HW Boiler > Supply Header > Circ Pumps - Where to Reduce Pipe Size?

Reply

  #1  
Old 02-23-14, 07:19 PM
Member
Thread Starter
Join Date: Jan 2014
Location: United States
Posts: 41
Received 0 Votes on 0 Posts
Question HW Boiler > Supply Header > Circ Pumps - Where to Reduce Pipe Size?

I am planning a hot water oil-fired boiler replacement, 2 zones w/circ pumps + an indirect. I am moving circ pumps from return to supply side. So the near boiler supply piping is 1-1/4" NPT but should that be reduced somewhere before it gets to the circ pumps off the supply header? Or is it 1-1/4" including the supply header and off that going to each Circ pump, is that where I reduce it down to 1" or 3/4" at the input of the Circ pumps? Of course the output of the circ pumps will be 3/4".

In looking at the old installation it appears it was 1-1/4" to the input of the air separator and reduced 1" on the output, and then each zone off that was reduced to 3/4".

thanks for all the input
 
Sponsored Links
  #2  
Old 02-23-14, 07:36 PM
Member
Thread Starter
Join Date: Jan 2014
Location: United States
Posts: 41
Received 0 Votes on 0 Posts
In looking at some installation pics it looks like I can reduce down to 1" after the near boiler piping, and before the air separator. Supply manifold would be 1" with 3/4" pipes going up to the circ pump input.
 
  #3  
Old 02-23-14, 07:47 PM
NJT's Avatar
NJT
NJT is offline
Member
Join Date: Oct 2006
Location: USA
Posts: 23,539
Received 2 Votes on 2 Posts
A general rule that most installers follow is that when feeding a pair of certain pipe size, the feed pipe should be one size larger.

So, two 1/2 into 3/4

two 3/4 into 1
four 1/2 into 1

two 1 into 1-1/4
four 3/4 into 1-1/4
eight 1/2 into 1-1/4

So you are fine feeding two 3/4" loops from a 1" manifold. Are you sure you're never going to expand? You'll never, ever, need another 3/4" feed, say for an indirect?

There's nothing at all 'wrong' with feeding a pair of 3/4 from 1-1/4 and adding a couple of 'stubs' to the manifold for future expansion!

Some guys figure that if there are 4 zones, the chances that they will all call at the same time are sorta slim, and will go with 1" feeding four 3/4", just to save a couple bucks on the copper, but for 1-1/4 you will probably be using steel anyway... so why not do it 'right'?

SOME overkill is not a bad thing!

This assures that flow velocity in the pipes remains around 4 feet per second, which is considered about optimum.

Above this size, things change a bit...
 
  #4  
Old 02-23-14, 07:53 PM
NJT's Avatar
NJT
NJT is offline
Member
Join Date: Oct 2006
Location: USA
Posts: 23,539
Received 2 Votes on 2 Posts
I just noticed you're doing an indirect in addition to the 2 zones.

You really should pipe the indirect in ONE INCH if you wanna do it right.

I would probably do this with 1-1/4 black, take a 1" off for the indirect as the first tap on the manifold after the boiler, then the two 3/4" zones after that.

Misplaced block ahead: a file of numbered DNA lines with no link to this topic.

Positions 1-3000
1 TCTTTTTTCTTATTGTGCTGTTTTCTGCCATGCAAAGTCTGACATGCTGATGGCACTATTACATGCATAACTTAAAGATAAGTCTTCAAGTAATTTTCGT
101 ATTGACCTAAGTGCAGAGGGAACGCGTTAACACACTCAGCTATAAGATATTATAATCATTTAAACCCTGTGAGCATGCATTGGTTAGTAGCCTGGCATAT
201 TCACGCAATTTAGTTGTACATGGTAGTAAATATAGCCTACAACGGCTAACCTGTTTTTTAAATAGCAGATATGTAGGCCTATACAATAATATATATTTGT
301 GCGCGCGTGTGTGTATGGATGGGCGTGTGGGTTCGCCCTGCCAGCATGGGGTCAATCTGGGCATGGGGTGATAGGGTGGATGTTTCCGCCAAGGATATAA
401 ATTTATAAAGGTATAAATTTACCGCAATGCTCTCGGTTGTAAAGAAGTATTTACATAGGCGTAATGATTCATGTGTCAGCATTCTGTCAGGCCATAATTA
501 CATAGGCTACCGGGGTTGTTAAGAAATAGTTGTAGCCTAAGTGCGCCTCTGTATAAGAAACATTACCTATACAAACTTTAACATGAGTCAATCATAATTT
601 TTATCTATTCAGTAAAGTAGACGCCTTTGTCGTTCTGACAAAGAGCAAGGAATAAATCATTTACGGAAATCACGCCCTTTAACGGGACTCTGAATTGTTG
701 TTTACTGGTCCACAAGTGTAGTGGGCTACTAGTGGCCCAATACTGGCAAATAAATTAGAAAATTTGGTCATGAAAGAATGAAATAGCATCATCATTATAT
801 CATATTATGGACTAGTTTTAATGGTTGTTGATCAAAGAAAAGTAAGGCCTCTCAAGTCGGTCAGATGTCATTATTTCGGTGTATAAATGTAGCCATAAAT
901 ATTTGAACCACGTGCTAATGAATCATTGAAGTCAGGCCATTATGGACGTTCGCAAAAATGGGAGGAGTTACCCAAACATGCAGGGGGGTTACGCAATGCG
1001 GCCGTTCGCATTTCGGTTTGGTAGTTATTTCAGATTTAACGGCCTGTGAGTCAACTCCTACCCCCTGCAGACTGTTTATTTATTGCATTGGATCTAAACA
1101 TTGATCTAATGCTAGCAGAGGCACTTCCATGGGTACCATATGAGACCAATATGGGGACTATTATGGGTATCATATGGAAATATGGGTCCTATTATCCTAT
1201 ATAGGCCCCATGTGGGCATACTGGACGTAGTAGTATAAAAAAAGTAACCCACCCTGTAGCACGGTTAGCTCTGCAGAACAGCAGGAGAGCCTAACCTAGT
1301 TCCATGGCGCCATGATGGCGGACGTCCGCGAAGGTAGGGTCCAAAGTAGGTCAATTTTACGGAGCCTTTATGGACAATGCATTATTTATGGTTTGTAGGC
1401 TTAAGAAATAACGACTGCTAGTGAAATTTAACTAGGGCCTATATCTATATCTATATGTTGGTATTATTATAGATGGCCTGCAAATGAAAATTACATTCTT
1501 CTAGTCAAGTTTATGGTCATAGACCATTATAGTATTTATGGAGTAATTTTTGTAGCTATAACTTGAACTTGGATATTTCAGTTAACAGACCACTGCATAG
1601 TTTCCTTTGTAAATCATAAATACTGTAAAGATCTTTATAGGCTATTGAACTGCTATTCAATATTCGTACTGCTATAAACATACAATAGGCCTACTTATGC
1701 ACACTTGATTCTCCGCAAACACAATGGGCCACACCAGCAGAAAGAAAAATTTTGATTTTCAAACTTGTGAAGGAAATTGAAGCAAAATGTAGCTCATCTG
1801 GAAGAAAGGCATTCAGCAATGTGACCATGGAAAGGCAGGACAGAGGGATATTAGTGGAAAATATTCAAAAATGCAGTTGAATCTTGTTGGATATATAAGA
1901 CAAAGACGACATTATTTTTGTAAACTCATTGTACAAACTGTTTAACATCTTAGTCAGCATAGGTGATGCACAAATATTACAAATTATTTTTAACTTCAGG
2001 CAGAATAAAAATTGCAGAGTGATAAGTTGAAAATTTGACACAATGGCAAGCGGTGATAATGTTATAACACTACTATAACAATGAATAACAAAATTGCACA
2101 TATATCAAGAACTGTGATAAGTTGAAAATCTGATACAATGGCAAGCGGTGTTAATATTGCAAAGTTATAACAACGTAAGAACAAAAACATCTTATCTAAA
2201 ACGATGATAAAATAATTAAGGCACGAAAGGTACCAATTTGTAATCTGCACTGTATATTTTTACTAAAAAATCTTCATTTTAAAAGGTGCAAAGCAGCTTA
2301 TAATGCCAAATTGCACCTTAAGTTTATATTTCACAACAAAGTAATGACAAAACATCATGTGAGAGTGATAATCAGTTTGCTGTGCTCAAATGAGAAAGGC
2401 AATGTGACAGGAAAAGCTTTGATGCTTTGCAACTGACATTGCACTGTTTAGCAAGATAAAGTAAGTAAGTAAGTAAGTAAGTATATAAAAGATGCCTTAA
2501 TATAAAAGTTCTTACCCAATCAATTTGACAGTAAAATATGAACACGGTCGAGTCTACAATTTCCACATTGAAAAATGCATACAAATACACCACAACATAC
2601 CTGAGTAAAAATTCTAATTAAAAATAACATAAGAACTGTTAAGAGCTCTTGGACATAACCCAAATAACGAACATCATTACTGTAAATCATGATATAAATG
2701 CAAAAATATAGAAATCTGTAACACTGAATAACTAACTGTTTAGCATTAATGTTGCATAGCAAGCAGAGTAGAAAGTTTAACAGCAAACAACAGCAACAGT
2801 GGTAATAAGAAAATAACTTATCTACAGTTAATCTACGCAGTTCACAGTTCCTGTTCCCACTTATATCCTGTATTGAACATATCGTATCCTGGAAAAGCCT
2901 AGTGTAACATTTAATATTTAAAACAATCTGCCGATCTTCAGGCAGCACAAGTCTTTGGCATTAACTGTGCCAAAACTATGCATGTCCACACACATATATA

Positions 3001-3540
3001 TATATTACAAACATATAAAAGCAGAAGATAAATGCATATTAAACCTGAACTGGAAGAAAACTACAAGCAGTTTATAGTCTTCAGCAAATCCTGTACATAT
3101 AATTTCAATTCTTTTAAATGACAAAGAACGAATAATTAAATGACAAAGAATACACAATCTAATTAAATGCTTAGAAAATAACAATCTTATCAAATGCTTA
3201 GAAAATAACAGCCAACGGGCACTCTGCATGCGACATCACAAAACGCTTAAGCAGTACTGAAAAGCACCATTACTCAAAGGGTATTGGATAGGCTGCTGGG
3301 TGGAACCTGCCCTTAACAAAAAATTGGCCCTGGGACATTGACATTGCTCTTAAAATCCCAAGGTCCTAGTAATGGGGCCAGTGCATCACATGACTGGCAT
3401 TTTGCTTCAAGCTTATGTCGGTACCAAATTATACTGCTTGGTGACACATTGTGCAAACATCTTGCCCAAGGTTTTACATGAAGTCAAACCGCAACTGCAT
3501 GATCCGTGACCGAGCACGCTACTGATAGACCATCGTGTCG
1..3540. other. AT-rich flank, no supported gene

#5  
Old 02-23-14, 07:55 PM
Member
Thread Starter
Join Date: Jan 2014
Location: United States
Posts: 41
Received 0 Votes on 0 Posts
This is the kind of info I need Trooper... thank you. I will be feeding 3 circ pumps (2 heating zones plus indirect HW tank) off the manifold plus I will add one stub for future expansion. By the guidance given it seems I should have a 1-1/4" supply header and the pipe going to each circ will be be 3/4."
 
  #6  
Old 02-23-14, 08:04 PM
Member
Thread Starter
Join Date: Jan 2014
Location: United States
Posts: 41
Received 0 Votes on 0 Posts
Indirect HW Pipe Size

You are saying pipe my whole indirect supply and return paths with 1" vice 3/4"? I was trying not to touch the indirect piping with the boiler change.
 
  #7  
Old 02-24-14, 11:12 AM
NJT's Avatar
NJT
NJT is offline
Member
Join Date: Oct 2006
Location: USA
Posts: 23,539
Received 2 Votes on 2 Posts
You are saying pipe my whole indirect supply and return paths with 1" vice 3/4"? I was trying not to touch the indirect piping with the boiler change
That's 'optimal'. MANY indirects are piped with 3/4" and work fine, and apparently yours has been that way for a long time as well... I guess it's really about 'not fixing it if it ain't broke' and economics. I wouldn't fault you if you chose to keep the existing piping...
 
  #8  
Old 02-24-14, 12:08 PM
Member
Thread Starter
Join Date: Jan 2014
Location: United States
Posts: 41
Received 0 Votes on 0 Posts
I will keep this in mind though... and re-plumb if necessary, thanks!
 
  #9  
Old 02-24-14, 07:13 PM
rbeck's Avatar
Member
Join Date: Jul 2007
Location: Pennsylvania
Posts: 2,449
Received 1 Vote on 1 Post
Keep in mind by using the smaller 3/4" pipe will move less water and the boiler will short cycle more which affects efficiency.
 
Reply

Posting Rules
You may not post new threads
You may not post replies
You may not post attachments
You may not edit your posts

BB code is On
Smilies are On
[IMG] code is On
HTML code is Off
Trackbacks are Off
Pingbacks are Off
Refbacks are Off


Thread Tools
Search this Thread
Display Modes
 
Ask a Question
Question Title:
Description:
Your question will be posted in: